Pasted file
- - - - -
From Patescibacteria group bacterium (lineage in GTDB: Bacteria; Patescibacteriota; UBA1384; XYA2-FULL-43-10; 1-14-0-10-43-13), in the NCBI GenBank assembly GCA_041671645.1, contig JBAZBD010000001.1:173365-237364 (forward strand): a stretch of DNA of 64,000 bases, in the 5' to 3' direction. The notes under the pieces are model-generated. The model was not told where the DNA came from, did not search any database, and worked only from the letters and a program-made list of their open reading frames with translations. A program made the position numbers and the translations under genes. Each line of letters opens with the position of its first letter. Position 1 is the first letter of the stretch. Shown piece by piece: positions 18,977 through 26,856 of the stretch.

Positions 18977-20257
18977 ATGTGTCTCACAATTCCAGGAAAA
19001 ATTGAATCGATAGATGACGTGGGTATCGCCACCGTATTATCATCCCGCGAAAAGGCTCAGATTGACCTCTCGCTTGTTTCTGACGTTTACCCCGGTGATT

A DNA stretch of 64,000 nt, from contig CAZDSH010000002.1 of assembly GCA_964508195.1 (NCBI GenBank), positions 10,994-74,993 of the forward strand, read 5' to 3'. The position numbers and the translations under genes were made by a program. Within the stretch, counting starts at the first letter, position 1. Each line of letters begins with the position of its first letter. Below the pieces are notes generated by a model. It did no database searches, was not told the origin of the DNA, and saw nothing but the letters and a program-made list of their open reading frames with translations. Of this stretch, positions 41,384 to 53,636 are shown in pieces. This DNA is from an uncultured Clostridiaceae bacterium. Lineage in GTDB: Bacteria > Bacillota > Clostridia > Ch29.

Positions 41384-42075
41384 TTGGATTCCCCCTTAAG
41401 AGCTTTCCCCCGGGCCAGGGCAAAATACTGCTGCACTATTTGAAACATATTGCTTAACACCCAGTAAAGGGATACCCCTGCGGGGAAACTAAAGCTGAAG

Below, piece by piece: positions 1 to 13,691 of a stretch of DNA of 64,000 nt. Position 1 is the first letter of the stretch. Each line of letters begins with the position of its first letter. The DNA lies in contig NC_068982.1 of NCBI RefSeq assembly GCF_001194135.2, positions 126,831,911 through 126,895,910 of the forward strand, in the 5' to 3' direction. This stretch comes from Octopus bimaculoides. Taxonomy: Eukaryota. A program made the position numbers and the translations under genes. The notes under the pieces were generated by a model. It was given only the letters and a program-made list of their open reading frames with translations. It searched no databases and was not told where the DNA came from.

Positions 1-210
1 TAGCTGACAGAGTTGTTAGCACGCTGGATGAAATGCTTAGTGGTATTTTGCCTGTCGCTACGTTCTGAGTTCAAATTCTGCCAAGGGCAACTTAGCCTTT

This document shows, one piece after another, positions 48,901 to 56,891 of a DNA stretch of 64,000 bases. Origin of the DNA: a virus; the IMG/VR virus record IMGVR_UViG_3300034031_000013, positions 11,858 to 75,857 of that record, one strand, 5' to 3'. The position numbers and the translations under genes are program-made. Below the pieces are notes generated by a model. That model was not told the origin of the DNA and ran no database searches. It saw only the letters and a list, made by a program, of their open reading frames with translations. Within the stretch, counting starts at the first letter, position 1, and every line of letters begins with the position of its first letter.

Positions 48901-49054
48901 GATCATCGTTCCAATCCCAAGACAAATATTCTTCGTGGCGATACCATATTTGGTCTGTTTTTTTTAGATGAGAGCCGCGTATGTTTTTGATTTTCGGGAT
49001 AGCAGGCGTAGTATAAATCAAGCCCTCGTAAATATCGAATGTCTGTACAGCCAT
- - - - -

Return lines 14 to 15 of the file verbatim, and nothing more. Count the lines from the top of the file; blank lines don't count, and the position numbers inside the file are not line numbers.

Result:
48901 GATCATCGTTCCAATCCCAAGACAAATATTCTTCGTGGCGATACCATATTTGGTCTGTTTTTTTTAGATGAGAGCCGCGTATGTTTTTGATTTTCGGGAT
49001 AGCAGGCGTAGTATAAATCAAGCCCTCGTAAATATCGAATGTCTGTACAGCCAT